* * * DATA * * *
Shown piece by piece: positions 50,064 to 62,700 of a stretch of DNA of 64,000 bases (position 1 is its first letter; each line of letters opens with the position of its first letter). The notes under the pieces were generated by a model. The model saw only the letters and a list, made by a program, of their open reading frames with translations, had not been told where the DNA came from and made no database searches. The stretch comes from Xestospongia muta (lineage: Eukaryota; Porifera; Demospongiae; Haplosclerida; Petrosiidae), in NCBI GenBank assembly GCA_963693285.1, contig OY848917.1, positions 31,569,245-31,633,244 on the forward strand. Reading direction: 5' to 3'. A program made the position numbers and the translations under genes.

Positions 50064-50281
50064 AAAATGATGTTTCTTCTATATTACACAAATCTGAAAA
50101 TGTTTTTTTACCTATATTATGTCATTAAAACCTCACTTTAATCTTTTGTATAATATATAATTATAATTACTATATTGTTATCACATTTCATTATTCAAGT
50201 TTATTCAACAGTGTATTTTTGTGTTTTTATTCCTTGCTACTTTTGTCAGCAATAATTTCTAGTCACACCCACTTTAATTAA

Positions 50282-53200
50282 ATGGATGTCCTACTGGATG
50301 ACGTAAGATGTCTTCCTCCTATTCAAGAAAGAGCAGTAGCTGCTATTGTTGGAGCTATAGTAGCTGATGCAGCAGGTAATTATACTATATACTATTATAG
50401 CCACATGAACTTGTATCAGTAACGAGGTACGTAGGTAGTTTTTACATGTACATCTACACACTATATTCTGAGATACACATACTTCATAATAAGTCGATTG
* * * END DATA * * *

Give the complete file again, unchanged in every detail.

Shown piece by piece: positions 50,064 to 62,700 of a stretch of DNA of 64,000 bases (position 1 is its first letter; each line of letters opens with the position of its first letter). The notes under the pieces were generated by a model. The model saw only the letters and a list, made by a program, of their open reading frames with translations, had not been told where the DNA came from and made no database searches. The stretch comes from Xestospongia muta (lineage: Eukaryota; Porifera; Demospongiae; Haplosclerida; Petrosiidae), in NCBI GenBank assembly GCA_963693285.1, contig OY848917.1, positions 31,569,245-31,633,244 on the forward strand. Reading direction: 5' to 3'. A program made the position numbers and the translations under genes.

Positions 50064-50281
50064 AAAATGATGTTTCTTCTATATTACACAAATCTGAAAA
50101 TGTTTTTTTACCTATATTATGTCATTAAAACCTCACTTTAATCTTTTGTATAATATATAATTATAATTACTATATTGTTATCACATTTCATTATTCAAGT
50201 TTATTCAACAGTGTATTTTTGTGTTTTTATTCCTTGCTACTTTTGTCAGCAATAATTTCTAGTCACACCCACTTTAATTAA

Positions 50282-53200
50282 ATGGATGTCCTACTGGATG
50301 ACGTAAGATGTCTTCCTCCTATTCAAGAAAGAGCAGTAGCTGCTATTGTTGGAGCTATAGTAGCTGATGCAGCAGGTAATTATACTATATACTATTATAG
50401 CCACATGAACTTGTATCAGTAACGAGGTACGTAGGTAGTTTTTACATGTACATCTACACACTATATTCTGAGATACACATACTTCATAATAAGTCGATTG